A busy week meant only a little film time…

Dark City (1950): I stumbled onto this film via YouTube, surprised to find its title shared by the 1998 neo-noir. I was then surprised to find it was Charlton Heston’s first leading role as a criminal who begins to change his ways. It’s noir light, to be sure, and I’ve never seen Lizabeth Scott less appealing as a clingy club crooner (whose singing voice is dubbed). Viveca Lindfors is better in a supporting role. Despite the forced, unconvincing ending, I did enjoy the ride. Still, I have to say NOT RECOMMENDED unless you have patience for a lot of dubbed musical numbers, a surprisingly dependent Scott, and an unearned happy ending.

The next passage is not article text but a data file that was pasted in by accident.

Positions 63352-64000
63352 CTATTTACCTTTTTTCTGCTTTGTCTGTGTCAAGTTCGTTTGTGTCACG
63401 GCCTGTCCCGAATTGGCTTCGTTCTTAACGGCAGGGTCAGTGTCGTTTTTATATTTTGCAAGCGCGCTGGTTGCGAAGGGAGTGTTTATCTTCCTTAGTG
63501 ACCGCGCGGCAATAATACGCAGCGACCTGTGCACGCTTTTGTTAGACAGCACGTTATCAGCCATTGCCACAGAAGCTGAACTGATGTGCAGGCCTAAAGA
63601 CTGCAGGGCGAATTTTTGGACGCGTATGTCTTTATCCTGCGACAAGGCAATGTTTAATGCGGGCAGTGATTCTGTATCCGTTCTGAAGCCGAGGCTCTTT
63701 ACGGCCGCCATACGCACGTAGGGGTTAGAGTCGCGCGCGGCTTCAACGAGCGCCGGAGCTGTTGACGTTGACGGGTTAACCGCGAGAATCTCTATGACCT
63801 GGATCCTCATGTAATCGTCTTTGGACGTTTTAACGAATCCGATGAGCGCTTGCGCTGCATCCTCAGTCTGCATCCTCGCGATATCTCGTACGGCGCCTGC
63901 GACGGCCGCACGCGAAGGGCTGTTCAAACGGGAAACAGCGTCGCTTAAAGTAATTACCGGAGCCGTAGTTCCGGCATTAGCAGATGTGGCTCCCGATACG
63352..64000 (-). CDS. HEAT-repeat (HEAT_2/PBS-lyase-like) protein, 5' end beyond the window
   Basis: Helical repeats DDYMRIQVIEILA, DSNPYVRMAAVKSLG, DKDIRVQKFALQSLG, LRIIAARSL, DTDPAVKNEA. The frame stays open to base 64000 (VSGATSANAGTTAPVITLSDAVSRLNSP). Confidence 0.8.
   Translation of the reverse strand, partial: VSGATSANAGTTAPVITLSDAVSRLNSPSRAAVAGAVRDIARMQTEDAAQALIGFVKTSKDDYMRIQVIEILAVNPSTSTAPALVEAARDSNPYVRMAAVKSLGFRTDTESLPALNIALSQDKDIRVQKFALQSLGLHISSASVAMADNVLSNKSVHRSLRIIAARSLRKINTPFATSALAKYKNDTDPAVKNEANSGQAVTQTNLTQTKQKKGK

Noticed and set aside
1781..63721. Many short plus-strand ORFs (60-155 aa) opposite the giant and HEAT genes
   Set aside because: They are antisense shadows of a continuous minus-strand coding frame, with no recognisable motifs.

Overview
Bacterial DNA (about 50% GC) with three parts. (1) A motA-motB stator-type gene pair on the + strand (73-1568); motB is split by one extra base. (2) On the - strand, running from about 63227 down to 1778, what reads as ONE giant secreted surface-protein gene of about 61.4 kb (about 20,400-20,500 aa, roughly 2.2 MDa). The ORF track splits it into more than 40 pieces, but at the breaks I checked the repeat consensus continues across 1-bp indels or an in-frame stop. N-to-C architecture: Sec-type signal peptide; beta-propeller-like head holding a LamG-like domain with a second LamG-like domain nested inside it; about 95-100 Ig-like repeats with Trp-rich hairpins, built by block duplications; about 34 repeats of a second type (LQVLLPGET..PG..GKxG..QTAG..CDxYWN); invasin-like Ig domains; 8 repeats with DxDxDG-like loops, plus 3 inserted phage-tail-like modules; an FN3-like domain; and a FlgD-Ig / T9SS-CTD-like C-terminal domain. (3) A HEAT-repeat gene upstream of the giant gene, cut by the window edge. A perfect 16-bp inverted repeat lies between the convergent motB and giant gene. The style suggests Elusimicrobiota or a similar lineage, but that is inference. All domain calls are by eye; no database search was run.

Wicked as They Come (1956): Though late in the classic noir cycle, I truly enjoyed this oddball flick, which I found on YouTube. I’d recently rescreened Pushover for #BNoirDetour, and followed this by checking out the hunky Phil Carey in what turned out to be a truly disappointing  pilot for Philip Marlowe, a half-hour series that lasted only a year (1959-60). (Carey does his best, but the writing/plot is awful.) I hankered for some good noir featuring Carey, and I found it in Wicked as They Come, co-starring Arlene Dahl as an unrepentant gold digger who makes her way through and up a chain of men (a noir version of Stanwyck in Baby Face). Carey’s middle-class advertising agent Tim O’Banion likes then loves her, despite her calculating coldness and fear of being touched. Eventually, he discovers that, unlike many of the femmes fatale in noir, Dahl’s Kathy has a terrible past experience that explains her present-day ruthlessness. Ultimately, Kathy’s treatment of the various men in her life leads to homicide, and she winds up in jail. Tim stands by her, and the film ends on a surprisingly ambiguous note that suits it well. Quite RECOMMENDED.